Figure Resources (FAQ)

What are figures?

Figures based on anime, manga, or other original content, are usually made from “PVC”, a common thermoplastic resin, used in a wide variety of manufactured products, including rainwear, garden hoses, phonograph records, and floor (according to There are also other types of material that are used to make figures, but I’m not exactly sure what they are. Eventually, you’ll learn to recognize and differentiate them.
They’re quite resistant to pressure and heat, which is why PVC is the common material used for producing figures. Additionally, they’re cheap xD
Sometimes, you’ll see figures made out of polystone but are generally uncommon. They are generally more expensive and extra frail. They often break during transit.

There are many different types of figures out there… but from what I know, they are commonly scaled figures (PVC), action figures (Nendoroid, Figma, etc) and trading figures (or prized figures).
These figures are prepainted unless they are garake kits or any other do-it-yourself kind of projects.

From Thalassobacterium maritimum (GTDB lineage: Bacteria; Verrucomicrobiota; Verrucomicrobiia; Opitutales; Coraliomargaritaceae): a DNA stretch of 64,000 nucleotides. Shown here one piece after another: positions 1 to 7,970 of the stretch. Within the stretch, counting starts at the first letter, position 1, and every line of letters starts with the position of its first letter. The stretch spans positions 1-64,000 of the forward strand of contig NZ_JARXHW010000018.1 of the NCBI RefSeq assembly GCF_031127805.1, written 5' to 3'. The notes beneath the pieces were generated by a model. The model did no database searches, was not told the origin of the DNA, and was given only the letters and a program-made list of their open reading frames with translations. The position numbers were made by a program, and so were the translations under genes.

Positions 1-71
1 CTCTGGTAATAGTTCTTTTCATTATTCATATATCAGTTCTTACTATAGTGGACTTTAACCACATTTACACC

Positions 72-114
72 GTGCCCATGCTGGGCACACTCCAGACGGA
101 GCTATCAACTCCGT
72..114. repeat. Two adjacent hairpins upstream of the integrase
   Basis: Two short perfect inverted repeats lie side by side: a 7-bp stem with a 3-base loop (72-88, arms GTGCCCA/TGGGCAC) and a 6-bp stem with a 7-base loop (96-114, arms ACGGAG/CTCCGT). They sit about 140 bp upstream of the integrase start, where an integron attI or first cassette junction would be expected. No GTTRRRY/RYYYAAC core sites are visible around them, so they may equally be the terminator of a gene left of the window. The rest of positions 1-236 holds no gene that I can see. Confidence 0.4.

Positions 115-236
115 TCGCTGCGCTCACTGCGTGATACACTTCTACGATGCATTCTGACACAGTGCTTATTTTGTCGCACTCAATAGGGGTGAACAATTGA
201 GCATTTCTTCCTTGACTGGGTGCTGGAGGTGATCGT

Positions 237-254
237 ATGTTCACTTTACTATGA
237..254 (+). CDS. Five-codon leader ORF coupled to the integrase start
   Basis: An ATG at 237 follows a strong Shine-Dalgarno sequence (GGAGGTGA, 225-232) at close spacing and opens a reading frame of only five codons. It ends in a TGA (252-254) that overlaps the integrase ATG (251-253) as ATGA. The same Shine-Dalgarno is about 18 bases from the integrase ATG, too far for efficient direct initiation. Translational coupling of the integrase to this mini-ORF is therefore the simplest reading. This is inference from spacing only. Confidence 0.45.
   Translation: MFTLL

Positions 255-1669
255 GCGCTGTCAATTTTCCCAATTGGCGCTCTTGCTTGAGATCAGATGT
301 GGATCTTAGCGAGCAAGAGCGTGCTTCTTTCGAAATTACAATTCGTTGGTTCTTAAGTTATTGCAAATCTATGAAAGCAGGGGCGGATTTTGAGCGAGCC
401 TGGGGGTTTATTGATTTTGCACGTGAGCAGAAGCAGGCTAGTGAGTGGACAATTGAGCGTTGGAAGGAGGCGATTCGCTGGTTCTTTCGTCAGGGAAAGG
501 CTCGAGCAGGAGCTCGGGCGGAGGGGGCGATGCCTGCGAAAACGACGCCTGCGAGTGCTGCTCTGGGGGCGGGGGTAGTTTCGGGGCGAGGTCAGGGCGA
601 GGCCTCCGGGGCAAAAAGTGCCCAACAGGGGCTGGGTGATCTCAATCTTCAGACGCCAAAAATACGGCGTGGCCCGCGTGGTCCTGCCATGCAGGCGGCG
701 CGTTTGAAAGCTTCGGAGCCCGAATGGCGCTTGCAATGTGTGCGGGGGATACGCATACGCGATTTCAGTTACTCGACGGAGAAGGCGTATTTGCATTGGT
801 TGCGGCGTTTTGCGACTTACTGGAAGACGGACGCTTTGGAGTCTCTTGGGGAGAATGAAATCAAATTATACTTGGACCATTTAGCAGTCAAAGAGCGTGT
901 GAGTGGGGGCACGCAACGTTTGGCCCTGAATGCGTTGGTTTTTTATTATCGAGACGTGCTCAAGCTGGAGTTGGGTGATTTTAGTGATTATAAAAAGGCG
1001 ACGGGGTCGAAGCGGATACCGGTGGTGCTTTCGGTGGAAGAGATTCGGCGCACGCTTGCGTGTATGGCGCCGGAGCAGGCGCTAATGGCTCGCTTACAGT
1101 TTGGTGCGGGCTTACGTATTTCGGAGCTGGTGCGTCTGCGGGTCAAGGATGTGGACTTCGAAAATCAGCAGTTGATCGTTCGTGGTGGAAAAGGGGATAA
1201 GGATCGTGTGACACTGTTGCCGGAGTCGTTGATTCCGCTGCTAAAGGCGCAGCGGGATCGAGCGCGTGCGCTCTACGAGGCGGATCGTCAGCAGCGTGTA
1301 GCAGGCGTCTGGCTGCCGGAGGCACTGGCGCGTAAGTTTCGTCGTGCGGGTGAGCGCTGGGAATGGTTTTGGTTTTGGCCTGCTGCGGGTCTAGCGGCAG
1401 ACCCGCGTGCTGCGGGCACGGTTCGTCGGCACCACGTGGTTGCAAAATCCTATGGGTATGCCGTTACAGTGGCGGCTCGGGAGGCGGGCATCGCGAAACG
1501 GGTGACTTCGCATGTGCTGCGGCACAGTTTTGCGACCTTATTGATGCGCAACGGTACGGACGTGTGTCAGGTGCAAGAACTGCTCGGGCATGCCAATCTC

Trading Figure Banpresto Ichiban Kuji: Ritsu

Prized Figure
Banpresto Ichiban Kuji: Ritsu

Prized Figure Banpresto: Anegasaki Nene

Prized Figure
Banpresto: Anegasaki Nene

Nendoroid Honma Meiko & Scaled Figure Melty

Scaled figures are just your good ol’ statuettes. Some of them are more special as some of their clothing can be removed (cast off figure). They generally come in 1/8 scaled size, but I’ve seen 1/4, 1/6, 1/7, 1/10, and chibi sized. I’m sure there are other sizes as well, probably just not popular. And some figures come with no exact ratio size (usually garage kits or prize figures).


PVC scaled 1/8 figure Good Smile Company: Hatsune Miku

Action figures are really what you generally see in the toy aisles. Their positions can be changed because they have movable joints (by screws or plastic) and they usually come with accessories and interchangeable parts. Very dynamic, compared to scaled figures which are static. However, in terms of quality and details, action figures are usually a bit sloppier.

Action figures can be also referred as Figma. It’s a line produced by Max Factory and distributed by Good Smile Company.


Figma: Racing Miku 2012